Symbolism of the Elements


The four elements of earth, air, water, and fire, as defined by Aeschylus, show fire as the most dangerous, for the gods themselves are “made mostly out of fire.”[23]  Aristotle would describe the process of chaining Prometheus as the following: rock was affected by fire and turned into metal chains.  The sequence is rock through fire to metal chains.  The chains exist in both the rock and the metal.  The rock has the actuality of being chains.  Supposedly, the metal chains, given enough time and fire, could be transformed into a mass that would eventually be subsumed back into, at least, sedimentary rock.


More symbolism abounds in Aeschylus’s story.  As Plato states, four elements comprise nature and man,[24] and all four are present in Prometheus Bound.  In the story, rock represents the earth and man resides on earth.  Therefore, Zeus is chaining Prometheus symbolically to man, who inhabits the earth, by using the element that Prometheus had given to man, fire.  Similarly, the liquid that will come out of Prometheus’s body (blood) represents water while the eagle that will eat Prometheus’s liver symbolizes the air.  Fire, of course, is the key natural element in the story.


            The universe itself is linked to the story of Prometheus.  Fire is foretold to be that element that will change the entire paradigm of the existence of humanity.  In this regard, then Prometheus’s release of fire is akin to the “unmoved mover” releasing the universe.[25]  Both are catalyzing acts that release a whole host of subsequent activities and actions.  Wherein the unmoved mover always had motion, the universe always had fire.  Plato proposes a significant question: “Is there such a thing as fire by itself?[26]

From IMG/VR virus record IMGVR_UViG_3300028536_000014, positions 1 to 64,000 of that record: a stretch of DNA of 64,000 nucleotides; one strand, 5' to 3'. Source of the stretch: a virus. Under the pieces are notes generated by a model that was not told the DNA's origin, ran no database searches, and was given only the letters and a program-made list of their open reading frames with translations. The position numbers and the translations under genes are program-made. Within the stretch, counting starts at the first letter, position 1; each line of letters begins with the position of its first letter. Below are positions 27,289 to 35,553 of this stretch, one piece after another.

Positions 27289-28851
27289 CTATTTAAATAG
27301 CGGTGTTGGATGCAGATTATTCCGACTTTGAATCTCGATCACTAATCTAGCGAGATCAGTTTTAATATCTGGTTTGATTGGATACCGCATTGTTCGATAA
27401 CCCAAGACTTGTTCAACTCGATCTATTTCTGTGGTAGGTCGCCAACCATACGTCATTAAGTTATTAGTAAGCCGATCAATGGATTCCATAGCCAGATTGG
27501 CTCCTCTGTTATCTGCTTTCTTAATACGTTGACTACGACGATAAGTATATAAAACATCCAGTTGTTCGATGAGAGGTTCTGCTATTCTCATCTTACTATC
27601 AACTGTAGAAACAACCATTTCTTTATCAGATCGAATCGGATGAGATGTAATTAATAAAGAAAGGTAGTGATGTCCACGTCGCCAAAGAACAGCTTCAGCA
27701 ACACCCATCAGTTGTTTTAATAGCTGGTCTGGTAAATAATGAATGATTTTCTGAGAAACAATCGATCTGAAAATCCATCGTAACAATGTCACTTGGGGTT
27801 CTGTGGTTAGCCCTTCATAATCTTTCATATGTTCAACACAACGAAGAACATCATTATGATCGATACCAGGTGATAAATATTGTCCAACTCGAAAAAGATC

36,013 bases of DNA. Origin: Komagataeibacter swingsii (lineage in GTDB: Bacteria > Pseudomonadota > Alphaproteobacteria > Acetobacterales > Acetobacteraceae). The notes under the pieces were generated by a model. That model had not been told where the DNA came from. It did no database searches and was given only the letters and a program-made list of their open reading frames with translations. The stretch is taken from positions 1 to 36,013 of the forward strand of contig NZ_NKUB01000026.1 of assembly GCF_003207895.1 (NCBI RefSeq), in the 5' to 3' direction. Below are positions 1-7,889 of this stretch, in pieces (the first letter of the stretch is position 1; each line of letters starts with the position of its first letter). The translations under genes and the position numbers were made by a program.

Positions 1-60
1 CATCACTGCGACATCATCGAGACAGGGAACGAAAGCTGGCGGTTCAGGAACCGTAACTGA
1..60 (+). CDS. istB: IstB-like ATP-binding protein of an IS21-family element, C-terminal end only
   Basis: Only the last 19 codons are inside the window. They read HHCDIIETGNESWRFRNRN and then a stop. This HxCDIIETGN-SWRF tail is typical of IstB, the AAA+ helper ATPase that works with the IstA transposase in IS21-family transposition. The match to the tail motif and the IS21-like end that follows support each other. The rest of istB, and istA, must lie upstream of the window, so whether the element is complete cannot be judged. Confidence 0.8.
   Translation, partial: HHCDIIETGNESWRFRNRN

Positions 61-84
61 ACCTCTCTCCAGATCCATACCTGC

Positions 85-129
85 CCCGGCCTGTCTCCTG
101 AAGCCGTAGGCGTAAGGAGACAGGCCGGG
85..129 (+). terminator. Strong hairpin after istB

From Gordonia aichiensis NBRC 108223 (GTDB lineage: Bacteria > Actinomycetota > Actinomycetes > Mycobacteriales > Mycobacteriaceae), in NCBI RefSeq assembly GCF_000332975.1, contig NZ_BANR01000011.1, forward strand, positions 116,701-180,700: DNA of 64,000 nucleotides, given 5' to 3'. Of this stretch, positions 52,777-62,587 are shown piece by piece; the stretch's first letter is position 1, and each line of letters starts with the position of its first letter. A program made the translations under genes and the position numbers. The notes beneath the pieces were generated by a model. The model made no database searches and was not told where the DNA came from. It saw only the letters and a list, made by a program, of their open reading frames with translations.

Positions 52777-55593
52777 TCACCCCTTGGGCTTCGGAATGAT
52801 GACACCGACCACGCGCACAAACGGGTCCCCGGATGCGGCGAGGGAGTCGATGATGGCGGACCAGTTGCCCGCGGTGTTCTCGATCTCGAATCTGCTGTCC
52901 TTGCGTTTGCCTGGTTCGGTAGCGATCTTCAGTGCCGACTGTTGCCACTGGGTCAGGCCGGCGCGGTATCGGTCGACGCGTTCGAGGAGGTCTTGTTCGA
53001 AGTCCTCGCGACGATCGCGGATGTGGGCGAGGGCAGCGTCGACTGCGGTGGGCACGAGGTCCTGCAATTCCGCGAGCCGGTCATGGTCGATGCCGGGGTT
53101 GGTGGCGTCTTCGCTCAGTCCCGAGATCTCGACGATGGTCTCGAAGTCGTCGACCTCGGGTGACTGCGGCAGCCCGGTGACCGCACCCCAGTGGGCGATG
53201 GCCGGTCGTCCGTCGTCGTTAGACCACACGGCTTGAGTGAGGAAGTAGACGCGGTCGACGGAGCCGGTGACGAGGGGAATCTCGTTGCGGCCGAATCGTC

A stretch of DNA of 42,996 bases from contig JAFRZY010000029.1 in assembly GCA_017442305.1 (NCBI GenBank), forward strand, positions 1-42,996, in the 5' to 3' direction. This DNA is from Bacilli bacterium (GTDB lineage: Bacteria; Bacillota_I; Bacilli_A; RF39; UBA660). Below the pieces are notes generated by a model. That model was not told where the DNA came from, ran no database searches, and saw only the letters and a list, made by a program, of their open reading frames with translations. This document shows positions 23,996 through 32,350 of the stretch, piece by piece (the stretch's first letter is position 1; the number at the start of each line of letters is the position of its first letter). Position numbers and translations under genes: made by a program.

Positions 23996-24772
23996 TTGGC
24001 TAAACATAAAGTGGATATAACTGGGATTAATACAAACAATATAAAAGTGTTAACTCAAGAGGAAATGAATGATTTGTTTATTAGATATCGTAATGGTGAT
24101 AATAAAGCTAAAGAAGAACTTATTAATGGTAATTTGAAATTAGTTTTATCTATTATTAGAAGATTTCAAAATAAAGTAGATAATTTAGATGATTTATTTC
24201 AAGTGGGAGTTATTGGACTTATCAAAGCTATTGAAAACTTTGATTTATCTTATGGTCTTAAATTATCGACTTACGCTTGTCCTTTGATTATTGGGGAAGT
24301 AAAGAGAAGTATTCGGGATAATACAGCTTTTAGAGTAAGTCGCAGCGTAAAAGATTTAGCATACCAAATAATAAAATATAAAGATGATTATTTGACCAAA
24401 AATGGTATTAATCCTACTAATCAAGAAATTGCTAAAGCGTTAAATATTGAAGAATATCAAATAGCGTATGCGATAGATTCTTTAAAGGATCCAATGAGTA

Therefore, there is the possibility that fire is nearly an unmoved mover owing to its nature: always existing (or at least the potential for existence in things that can burn) and always transforming. Plato in Timaeus describes the element of fire as ‘transformational’ and, in that aspect, can destroy the status quo. [27]  Thus, the nature of fire can provoke the act that challenges Zeus.


Prometheus’s Gift


In Aeschylus’s story, the reader senses that Prometheus’s provided fire as a “gift” to mankind.[28]  What is unknown is the direct perspective of any human who may have received fire from Prometheus.  What was known is that fire is the last of the four elements to which humans did not have access: man walked on earth, breathed the air, and drank the water, but he could not eat cooked food nor warm himself nor clear land with this dangerous element.  All of the four elements existed in ‘nature’ and though their effects were not the reason for their being,[29] fire was denied to humanity.


The gift Prometheus provided changed the equation of the relationship between the gods and man.  Upon receiving this final element, man may have received “the truth” about nature, for he was no longer deceived nor denied about the nature of fire.[30]  So upon receiving the fourth element, man’s knowledge of nature would be deeper, if not complete.  Additionally, with the possession of fire, humans would “find out many arts.”[31]  In this aspect, the ‘arts’ could potentially bring much pleasure, or even longer-term happiness, to the humans because of the new ways of self-expression that would be available to them.  Maybe Zeus did not want man to experience such happiness, which could have been reserved solely for the gods.


Prometheus himself saw that what he did was, as Jeremy Bentham could clearly claim, providing the greatest good for the greatest number of people.  “And it was I who gave them fire as well,” said Prometheus;[32] he had, in addition to the benefits to humans shown directly above, given them the heretofore unknown power to turn the night into day.  This action is thus likened to the power of the unmoved mover[33] who created night and day.[34]